No warranties

This website is provided “as is” without any representations or warranties, express or implied. www.tripandrate.com makes no representations or warranties in relation to this website or the information and materials provided on this website.

Without prejudice to the generality of the foregoing paragraph, www.tripandrate.com does not warrant that:

  • this website will be constantly available, or available at all; or
  • the information on this website is complete, true, accurate or non-misleading.

Nothing on this website constitutes, or is meant to constitute, advice of any kind. [If you require advice in relation to any [legal, financial or medical] matter you should consult an appropriate professional.]

Limitations of liability

www.tripandrate.com will not be liable to you (whether under the law of contact, the law of torts or otherwise) in relation to the contents of, or use of, or otherwise in connection with, this website:

  • [to the extent that the website is provided free-of-charge, for any direct loss;]
  • for any indirect, special or consequential loss; or
  • for any business losses, loss of revenue, income, profits or anticipated savings, loss of contracts or business relationships, loss of reputation or goodwill, or loss or corruption of information or data.

These limitations of liability apply even if www.tripandrate.com has been expressly advised of the potential loss.

Exceptions

Nothing in this website disclaimer will exclude or limit any warranty implied by law that it would be unlawful to exclude or limit; and nothing in this website disclaimer will exclude or limit www.tripandrate.com liability in respect of any:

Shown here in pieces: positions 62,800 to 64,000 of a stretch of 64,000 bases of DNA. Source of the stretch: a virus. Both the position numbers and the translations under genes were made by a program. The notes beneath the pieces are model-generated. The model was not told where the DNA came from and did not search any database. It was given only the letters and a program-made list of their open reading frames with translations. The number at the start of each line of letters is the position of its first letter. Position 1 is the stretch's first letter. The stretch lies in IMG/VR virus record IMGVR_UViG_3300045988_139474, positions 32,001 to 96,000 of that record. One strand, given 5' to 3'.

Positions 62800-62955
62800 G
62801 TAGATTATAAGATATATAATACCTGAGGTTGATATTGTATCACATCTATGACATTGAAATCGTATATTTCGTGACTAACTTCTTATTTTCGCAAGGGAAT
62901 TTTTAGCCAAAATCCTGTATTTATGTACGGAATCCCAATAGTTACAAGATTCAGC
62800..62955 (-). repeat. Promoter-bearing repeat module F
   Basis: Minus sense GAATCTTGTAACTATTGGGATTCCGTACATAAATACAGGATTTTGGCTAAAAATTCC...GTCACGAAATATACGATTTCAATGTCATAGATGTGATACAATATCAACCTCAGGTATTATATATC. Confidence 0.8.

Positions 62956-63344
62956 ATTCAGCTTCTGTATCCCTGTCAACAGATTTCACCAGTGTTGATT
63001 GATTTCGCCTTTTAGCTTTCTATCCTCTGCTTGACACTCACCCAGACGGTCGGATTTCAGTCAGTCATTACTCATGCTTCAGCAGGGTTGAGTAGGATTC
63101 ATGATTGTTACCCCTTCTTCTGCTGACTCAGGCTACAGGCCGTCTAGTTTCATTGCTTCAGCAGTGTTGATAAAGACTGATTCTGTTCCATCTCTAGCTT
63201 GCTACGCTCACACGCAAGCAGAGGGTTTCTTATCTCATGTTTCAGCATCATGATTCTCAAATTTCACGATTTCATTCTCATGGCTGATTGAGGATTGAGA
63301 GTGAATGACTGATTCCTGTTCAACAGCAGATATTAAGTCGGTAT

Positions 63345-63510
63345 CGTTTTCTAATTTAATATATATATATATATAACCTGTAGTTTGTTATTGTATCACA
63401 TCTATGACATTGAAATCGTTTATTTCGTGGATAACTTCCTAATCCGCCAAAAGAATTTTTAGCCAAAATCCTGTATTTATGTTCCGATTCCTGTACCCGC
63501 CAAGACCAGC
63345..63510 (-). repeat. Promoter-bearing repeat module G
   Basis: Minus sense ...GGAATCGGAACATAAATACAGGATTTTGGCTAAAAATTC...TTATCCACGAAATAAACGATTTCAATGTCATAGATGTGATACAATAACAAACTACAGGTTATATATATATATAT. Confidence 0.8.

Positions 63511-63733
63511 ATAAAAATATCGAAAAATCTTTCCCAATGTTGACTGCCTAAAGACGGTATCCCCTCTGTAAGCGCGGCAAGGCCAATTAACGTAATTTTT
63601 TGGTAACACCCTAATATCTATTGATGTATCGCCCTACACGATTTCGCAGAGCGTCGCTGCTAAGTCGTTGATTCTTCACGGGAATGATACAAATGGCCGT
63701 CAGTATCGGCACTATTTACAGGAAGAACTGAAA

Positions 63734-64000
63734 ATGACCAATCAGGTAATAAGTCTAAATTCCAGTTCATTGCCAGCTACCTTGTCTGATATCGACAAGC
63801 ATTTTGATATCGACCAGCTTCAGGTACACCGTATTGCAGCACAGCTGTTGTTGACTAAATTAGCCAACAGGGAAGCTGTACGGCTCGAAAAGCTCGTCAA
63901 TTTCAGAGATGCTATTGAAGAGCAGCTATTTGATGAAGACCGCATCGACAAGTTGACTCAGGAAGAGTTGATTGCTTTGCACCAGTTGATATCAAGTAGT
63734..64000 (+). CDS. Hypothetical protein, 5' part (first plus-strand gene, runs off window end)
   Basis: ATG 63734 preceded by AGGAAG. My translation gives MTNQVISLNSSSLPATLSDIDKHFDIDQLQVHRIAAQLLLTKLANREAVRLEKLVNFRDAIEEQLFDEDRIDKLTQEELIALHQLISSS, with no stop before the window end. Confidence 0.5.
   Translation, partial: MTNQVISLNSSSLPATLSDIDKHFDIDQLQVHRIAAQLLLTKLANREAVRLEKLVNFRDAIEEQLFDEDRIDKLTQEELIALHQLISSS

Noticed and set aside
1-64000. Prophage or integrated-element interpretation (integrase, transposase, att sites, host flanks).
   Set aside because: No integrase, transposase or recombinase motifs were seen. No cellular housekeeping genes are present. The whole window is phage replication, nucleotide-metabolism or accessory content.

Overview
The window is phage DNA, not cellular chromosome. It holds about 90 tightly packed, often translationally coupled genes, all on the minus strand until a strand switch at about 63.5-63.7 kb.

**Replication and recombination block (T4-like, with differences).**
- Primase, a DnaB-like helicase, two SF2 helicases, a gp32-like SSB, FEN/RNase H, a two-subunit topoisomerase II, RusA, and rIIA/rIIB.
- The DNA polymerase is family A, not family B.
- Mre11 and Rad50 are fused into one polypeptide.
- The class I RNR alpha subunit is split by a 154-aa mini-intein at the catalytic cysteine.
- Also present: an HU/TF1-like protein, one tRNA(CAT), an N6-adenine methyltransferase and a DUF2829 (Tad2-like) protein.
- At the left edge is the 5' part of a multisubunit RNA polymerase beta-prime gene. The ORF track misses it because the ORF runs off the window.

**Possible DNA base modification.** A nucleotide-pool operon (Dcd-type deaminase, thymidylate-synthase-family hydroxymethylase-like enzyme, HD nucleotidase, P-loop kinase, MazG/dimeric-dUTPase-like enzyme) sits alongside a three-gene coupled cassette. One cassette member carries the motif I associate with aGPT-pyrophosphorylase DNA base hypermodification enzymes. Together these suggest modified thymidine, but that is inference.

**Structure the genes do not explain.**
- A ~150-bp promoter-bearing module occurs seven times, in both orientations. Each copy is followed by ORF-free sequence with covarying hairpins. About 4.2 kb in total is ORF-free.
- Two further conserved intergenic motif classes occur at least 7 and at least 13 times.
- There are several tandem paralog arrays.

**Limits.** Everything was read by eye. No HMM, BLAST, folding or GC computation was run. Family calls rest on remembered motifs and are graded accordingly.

• death or personal injury caused by www.tripandrate.com negligence;
  • fraud or fraudulent misrepresentation on the part of www.tripandrate.com; or
  • matter which it would be illegal or unlawful for www.tripandrate.com to exclude or limit, or to attempt or purport to exclude or limit, its liability.
Reasonableness

By using this website, you agree that the exclusions and limitations of liability set out in this website disclaimer are reasonable.

If you do not think they are reasonable, you must not use this website.

Other parties

[You accept that, as a limited liability entity, www.tripandrate.com has an interest in limiting the personal liability of its officers and employees. You agree that you will not bring any claim personally against www.tripandrate.com officers or employees in respect of any losses you suffer in connection with the website.]

[Without prejudice to the foregoing paragraph,] you agree that the limitations of warranties and liability set out in this website disclaimer will protect www.tripandrate.com officers, employees, agents, subsidiaries, successors, assigns and sub-contractors as well as www.tripandrate.com.

Unenforceable provisions

If any provision of this website disclaimer is, or is found to be, unenforceable under applicable law, that will not affect the enforceability of the other provisions of this website disclaimer.